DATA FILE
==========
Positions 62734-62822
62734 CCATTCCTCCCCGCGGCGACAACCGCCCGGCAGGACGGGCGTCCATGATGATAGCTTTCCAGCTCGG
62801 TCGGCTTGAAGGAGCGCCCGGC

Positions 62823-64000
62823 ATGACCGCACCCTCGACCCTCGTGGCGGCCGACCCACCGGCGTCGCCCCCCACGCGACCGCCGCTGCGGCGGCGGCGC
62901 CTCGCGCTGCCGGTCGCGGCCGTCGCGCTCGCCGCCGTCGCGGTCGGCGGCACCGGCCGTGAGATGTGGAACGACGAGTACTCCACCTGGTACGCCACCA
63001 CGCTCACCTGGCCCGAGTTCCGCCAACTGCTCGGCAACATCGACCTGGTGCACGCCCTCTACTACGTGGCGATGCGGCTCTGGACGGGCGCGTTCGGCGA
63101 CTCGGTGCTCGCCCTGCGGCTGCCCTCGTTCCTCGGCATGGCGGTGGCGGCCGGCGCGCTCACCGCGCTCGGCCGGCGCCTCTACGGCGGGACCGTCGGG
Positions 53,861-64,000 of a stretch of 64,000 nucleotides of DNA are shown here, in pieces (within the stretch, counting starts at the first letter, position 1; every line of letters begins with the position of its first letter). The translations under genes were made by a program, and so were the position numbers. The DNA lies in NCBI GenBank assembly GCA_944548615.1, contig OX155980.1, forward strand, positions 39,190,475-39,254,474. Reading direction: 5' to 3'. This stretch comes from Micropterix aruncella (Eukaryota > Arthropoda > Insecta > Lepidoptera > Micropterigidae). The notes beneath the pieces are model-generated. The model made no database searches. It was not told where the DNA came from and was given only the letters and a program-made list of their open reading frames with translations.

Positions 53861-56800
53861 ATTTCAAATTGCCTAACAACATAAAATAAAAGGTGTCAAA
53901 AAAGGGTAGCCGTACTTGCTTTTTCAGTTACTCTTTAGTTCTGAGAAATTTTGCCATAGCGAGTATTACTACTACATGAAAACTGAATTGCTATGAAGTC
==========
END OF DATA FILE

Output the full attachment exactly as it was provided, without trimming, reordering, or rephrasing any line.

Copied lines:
Positions 62734-62822
62734 CCATTCCTCCCCGCGGCGACAACCGCCCGGCAGGACGGGCGTCCATGATGATAGCTTTCCAGCTCGG
62801 TCGGCTTGAAGGAGCGCCCGGC

Positions 62823-64000
62823 ATGACCGCACCCTCGACCCTCGTGGCGGCCGACCCACCGGCGTCGCCCCCCACGCGACCGCCGCTGCGGCGGCGGCGC
62901 CTCGCGCTGCCGGTCGCGGCCGTCGCGCTCGCCGCCGTCGCGGTCGGCGGCACCGGCCGTGAGATGTGGAACGACGAGTACTCCACCTGGTACGCCACCA
63001 CGCTCACCTGGCCCGAGTTCCGCCAACTGCTCGGCAACATCGACCTGGTGCACGCCCTCTACTACGTGGCGATGCGGCTCTGGACGGGCGCGTTCGGCGA
63101 CTCGGTGCTCGCCCTGCGGCTGCCCTCGTTCCTCGGCATGGCGGTGGCGGCCGGCGCGCTCACCGCGCTCGGCCGGCGCCTCTACGGCGGGACCGTCGGG
Positions 53,861-64,000 of a stretch of 64,000 nucleotides of DNA are shown here, in pieces (within the stretch, counting starts at the first letter, position 1; every line of letters begins with the position of its first letter). The translations under genes were made by a program, and so were the position numbers. The DNA lies in NCBI GenBank assembly GCA_944548615.1, contig OX155980.1, forward strand, positions 39,190,475-39,254,474. Reading direction: 5' to 3'. This stretch comes from Micropterix aruncella (Eukaryota > Arthropoda > Insecta > Lepidoptera > Micropterigidae). The notes beneath the pieces are model-generated. The model made no database searches. It was not told where the DNA came from and was given only the letters and a program-made list of their open reading frames with translations.

Positions 53861-56800
53861 ATTTCAAATTGCCTAACAACATAAAATAAAAGGTGTCAAA
53901 AAAGGGTAGCCGTACTTGCTTTTTCAGTTACTCTTTAGTTCTGAGAAATTTTGCCATAGCGAGTATTACTACTACATGAAAACTGAATTGCTATGAAGTC